GRAND LEDGE, Mich. — A finalist for the Grand Ledge School District superintendent's job is under fire for his support of a former principal who was charged with sexually assaulting a coworker.
Now one advocacy group is demanding the district disqualify him.
Finalist Steven Gabriel, the human resources director for Grand Ledge Schools, penned a letter in 2015 endorsing Scott Eckhart for a job at Heartwood School in the Ingham Intermediate School District where he taught students with autism.
According to documents shared with FOX 47 News, the letter was written just 12 days after Gabriel was made aware of allegations of sexual assault against Eckhart, who was principal of Delta Center Elementary School from 2013 to 2015.
Eckert was charged with fourth-degree criminal sexual conduct in 2019 and pleaded no contest to a reduced charge, molesting/disturbing a worker.
“The question of integrity is really central to somebody’s ability to be effective as a superintendent,” said Zack Whaley, an administrative coordinator for Survivor Strong, an nonprofit that supports survivors of gender-based violence. “They’re setting the tone for the entire district and we’ve seen what can happen when you have somebody who doesn't have that level of integrity.”
Whaley wrote a letter Thursday on behalf of an unnamed whistleblower calling out the Grand Ledge School District for allowing Gabriel to remain in the running for superintendent.
“Culture change is really hard work and it’s impossible when you have the people that have apparently been central to a culture still in that organization,” said Whaley. “Sometimes you just need an overhaul.”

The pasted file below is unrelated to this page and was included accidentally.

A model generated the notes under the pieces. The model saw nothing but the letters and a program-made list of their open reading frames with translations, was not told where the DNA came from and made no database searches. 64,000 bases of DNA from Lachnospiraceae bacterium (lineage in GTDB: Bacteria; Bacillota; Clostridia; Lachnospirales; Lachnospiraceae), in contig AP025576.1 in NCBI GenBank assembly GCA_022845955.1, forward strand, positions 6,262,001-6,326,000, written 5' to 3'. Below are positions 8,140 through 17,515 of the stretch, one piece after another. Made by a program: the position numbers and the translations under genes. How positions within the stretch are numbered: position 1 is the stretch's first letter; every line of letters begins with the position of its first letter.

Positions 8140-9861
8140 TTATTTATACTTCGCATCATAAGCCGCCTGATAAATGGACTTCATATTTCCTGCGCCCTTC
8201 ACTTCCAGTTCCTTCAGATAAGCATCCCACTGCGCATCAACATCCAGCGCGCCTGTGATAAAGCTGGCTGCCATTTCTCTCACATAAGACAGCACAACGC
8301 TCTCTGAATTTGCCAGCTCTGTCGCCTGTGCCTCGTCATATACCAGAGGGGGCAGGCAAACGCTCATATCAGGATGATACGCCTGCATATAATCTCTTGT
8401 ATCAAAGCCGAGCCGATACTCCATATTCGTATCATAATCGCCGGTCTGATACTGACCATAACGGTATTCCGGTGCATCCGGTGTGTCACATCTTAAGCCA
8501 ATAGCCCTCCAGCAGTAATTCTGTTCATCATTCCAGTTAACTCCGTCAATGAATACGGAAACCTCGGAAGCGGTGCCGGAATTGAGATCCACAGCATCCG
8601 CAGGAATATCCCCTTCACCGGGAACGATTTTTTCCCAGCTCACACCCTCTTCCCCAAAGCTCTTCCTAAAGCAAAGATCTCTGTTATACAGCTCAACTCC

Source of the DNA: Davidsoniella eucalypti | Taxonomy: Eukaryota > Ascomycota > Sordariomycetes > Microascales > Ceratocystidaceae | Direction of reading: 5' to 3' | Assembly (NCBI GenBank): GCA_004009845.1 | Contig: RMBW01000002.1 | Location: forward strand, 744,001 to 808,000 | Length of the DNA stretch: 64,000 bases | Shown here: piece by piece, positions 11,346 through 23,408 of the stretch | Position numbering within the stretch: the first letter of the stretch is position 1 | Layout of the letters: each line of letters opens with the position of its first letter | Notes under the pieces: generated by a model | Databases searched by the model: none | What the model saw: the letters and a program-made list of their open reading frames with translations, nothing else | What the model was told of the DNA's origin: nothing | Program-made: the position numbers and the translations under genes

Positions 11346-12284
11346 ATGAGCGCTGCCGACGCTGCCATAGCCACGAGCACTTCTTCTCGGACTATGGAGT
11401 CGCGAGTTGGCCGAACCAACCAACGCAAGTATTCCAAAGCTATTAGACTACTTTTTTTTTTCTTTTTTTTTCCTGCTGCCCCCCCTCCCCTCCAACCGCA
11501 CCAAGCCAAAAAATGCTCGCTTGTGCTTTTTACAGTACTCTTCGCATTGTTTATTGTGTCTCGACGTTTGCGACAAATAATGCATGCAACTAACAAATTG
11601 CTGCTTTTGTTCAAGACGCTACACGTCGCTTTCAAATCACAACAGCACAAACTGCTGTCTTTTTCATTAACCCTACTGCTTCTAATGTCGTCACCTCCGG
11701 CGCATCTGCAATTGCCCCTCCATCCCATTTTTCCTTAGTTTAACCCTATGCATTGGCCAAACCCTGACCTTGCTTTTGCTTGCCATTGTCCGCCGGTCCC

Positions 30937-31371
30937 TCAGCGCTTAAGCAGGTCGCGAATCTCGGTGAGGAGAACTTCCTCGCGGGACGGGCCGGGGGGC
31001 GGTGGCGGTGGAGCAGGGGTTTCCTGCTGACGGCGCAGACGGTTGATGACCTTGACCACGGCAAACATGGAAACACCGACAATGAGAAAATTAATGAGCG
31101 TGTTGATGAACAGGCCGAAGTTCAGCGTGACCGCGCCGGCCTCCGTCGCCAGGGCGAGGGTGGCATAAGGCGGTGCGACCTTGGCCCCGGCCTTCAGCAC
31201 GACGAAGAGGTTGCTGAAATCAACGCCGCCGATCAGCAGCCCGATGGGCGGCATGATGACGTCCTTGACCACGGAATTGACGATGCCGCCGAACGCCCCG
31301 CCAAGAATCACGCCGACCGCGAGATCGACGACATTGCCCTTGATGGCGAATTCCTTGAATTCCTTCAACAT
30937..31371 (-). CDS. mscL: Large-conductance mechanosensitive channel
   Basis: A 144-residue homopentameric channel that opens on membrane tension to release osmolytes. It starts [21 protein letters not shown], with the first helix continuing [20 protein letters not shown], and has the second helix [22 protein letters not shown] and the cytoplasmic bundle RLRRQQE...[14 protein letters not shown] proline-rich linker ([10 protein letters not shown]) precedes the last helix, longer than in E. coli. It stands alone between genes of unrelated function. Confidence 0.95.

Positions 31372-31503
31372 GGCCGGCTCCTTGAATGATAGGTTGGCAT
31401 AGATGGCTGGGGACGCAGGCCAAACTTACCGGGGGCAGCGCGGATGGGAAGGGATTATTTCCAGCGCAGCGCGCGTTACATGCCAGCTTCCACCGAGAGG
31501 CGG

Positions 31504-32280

Sara Clark Pierson, president of the district's Board of Education, said in an emailed statement that the district is "well aware of the 2015 allegations involving Scott Eckhart and the 2019 criminal charge that resulted in a guilty plea.
"The letter in question, authored in 2015, was written in a context that is inconsistent with the conclusions suggested by Survivor Strong," she said, but did not specify how, saying that "to be fair to all parties, we will seek legal counsel before making any additional comment."
Grand Ledge interim Superintendent David Chapin said in a letter dated Sunday that Gabriel "did not have access to all detail that later surfaced in 2019 and, in fact, did not have any supervisory authority over the convicted employee."
"Dr. Gabriel has demonstrated time and again high levels of integrity and honorable leadership," he wrote. "Furthermore, he was in conflict with the previous superintendent on several critical issues; the very issues that would align Dr. Gabriel with the letter and spirit of Survivor Strong."
He was referring to former Superintendent Brian Metcalf, who was fired last year after posting Facebook comments blaming George Floyd, at least in part, for his own death.
As it happens, Metcalf also wrote Eckert a letter of recommendation and told the Lansing State Journal in 2019 that he would do it again.
Whaley says the district’s most recent controversy is yet another example of the need for it to reevaluate.
“I think it’s time for a bigger change in their leadership and in their culture,” said Whaley. “Because of these documented instances with Gabriel, I don’t think he’s the right person for that role when it’s been demonstrated that he’s willing to choose optics over integrity or protecting the people he’s charged with protecting.”
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